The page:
By Umberto Eco
Inventing the Enemy covers quite a lot of themes on which Eco has written and lectured over the last ten years: from a disquisition at the subject that runs via his contemporary novel The Prague Cemetery — each nation wishes an enemy, and if it doesn’t have one, needs to invent it — to a dialogue of rules that experience encouraged his past novels (and within the technique he's taking us on an exploration of misplaced islands, legendary geographical regions, and the medieval world); from offended studies of James Joyce’s Ulysses by fascist reporters of the Nineteen Twenties and Thirties, to an exam of Saint Thomas Aquinas’s notions in regards to the soul of an unborn baby, to censorship and violence and WikiLeaks.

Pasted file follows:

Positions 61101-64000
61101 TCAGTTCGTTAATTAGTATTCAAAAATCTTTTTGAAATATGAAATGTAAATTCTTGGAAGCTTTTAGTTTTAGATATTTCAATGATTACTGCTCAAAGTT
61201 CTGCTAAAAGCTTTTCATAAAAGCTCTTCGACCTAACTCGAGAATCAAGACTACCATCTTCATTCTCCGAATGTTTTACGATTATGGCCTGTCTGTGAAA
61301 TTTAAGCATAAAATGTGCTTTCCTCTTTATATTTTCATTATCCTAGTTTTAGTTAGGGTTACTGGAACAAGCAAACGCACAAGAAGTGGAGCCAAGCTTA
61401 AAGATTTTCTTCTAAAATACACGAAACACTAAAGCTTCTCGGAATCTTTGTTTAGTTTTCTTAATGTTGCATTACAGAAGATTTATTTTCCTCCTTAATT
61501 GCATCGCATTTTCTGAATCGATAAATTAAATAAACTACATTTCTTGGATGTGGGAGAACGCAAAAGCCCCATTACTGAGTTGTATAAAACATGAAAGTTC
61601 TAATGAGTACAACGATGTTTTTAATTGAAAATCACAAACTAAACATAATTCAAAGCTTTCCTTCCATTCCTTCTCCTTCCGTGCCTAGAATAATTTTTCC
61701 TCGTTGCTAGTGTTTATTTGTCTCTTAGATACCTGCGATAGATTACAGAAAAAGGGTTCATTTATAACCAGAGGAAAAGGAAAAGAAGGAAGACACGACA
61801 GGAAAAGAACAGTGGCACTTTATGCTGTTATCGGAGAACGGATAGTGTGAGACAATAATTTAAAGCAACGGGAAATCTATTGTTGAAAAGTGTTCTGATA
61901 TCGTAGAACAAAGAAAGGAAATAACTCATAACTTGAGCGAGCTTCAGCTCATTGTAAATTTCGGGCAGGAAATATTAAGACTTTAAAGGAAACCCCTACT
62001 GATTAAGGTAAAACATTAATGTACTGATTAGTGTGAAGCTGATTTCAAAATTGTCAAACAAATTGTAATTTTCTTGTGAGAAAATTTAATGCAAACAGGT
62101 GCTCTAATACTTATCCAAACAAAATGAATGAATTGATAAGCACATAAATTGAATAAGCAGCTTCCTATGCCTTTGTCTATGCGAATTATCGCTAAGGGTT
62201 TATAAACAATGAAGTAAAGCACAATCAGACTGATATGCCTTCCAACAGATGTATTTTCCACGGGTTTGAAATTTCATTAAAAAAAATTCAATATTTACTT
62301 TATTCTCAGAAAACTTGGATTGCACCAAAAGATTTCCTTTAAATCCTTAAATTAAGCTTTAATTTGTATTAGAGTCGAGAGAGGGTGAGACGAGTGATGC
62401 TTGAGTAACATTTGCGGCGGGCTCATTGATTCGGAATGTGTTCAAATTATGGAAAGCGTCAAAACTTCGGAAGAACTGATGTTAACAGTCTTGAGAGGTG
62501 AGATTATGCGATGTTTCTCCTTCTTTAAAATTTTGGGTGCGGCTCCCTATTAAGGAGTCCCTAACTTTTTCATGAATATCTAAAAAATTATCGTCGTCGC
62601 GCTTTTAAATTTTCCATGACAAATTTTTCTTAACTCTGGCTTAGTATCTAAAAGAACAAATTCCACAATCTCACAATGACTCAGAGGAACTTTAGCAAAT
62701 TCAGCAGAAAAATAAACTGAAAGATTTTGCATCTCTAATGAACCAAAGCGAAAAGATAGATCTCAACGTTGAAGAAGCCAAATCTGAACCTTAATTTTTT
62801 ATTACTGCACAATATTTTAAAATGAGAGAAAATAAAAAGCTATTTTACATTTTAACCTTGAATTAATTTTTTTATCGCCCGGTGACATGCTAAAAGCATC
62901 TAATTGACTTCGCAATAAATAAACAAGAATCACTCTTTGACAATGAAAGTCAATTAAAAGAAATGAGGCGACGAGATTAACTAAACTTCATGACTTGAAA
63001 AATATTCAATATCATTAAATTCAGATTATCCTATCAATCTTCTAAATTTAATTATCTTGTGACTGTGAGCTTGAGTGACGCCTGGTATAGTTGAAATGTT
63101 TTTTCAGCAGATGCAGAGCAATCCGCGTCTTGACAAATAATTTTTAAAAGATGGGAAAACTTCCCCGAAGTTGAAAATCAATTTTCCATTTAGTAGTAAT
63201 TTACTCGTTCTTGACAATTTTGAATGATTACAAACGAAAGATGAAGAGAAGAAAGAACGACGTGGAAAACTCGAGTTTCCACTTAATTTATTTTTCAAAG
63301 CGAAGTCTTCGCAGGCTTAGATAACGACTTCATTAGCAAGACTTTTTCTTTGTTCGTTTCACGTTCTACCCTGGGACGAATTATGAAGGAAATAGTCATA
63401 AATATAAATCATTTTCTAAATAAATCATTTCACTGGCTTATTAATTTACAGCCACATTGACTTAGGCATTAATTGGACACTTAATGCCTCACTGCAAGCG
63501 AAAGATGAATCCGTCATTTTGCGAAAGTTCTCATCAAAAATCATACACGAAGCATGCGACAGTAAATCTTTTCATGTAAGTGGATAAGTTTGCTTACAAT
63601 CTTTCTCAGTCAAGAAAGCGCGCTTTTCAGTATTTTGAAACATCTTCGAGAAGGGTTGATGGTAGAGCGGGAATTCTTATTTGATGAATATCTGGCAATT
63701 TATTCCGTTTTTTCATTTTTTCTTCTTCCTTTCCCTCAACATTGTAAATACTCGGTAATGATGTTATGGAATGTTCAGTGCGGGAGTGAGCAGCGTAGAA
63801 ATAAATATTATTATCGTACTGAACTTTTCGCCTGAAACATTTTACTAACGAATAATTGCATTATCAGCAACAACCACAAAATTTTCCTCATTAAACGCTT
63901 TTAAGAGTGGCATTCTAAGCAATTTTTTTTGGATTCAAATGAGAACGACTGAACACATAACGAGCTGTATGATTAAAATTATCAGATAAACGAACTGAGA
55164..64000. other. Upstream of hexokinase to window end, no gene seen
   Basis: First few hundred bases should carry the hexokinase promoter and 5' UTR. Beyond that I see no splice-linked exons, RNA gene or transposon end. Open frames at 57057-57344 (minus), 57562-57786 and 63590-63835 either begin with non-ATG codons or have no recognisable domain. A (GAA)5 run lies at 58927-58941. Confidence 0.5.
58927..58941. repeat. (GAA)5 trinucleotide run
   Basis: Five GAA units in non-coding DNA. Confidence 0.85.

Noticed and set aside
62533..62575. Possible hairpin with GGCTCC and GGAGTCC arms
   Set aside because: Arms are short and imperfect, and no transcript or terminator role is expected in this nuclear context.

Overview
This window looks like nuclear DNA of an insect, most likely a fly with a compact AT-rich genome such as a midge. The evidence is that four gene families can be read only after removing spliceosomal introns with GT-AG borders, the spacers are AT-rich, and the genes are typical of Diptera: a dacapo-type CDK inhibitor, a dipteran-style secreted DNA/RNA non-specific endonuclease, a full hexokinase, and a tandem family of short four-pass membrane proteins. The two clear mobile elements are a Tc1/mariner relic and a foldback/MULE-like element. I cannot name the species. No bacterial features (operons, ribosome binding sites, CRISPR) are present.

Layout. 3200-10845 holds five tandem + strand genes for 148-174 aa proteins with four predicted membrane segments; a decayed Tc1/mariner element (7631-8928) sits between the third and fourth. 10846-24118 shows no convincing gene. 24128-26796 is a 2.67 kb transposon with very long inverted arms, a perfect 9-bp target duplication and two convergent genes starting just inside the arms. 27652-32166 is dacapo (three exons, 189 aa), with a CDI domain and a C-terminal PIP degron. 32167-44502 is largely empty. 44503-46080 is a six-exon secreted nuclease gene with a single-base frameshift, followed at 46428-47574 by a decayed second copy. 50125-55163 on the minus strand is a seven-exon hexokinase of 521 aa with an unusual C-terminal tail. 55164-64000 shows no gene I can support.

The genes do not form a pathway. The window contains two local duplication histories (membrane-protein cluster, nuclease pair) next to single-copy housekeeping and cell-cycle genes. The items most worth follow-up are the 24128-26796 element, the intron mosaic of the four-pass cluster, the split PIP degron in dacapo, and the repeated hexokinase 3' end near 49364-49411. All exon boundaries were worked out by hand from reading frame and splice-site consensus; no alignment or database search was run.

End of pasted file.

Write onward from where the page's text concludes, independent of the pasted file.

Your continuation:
These are essays packed with ardour, interest, and obsession through one of many world’s so much esteemed students and severely acclaimed, best-selling novelists.
“True wit and knowledge coexist with fierce scholarship within Umberto Eco, a author who really is familiar with a specific thing or approximately being actually human.” — Buffalo News
"Thought frightening . . . nuanced . . . the gathering amply indicates off Eco's subtle, agile mind." — Publishers Weekly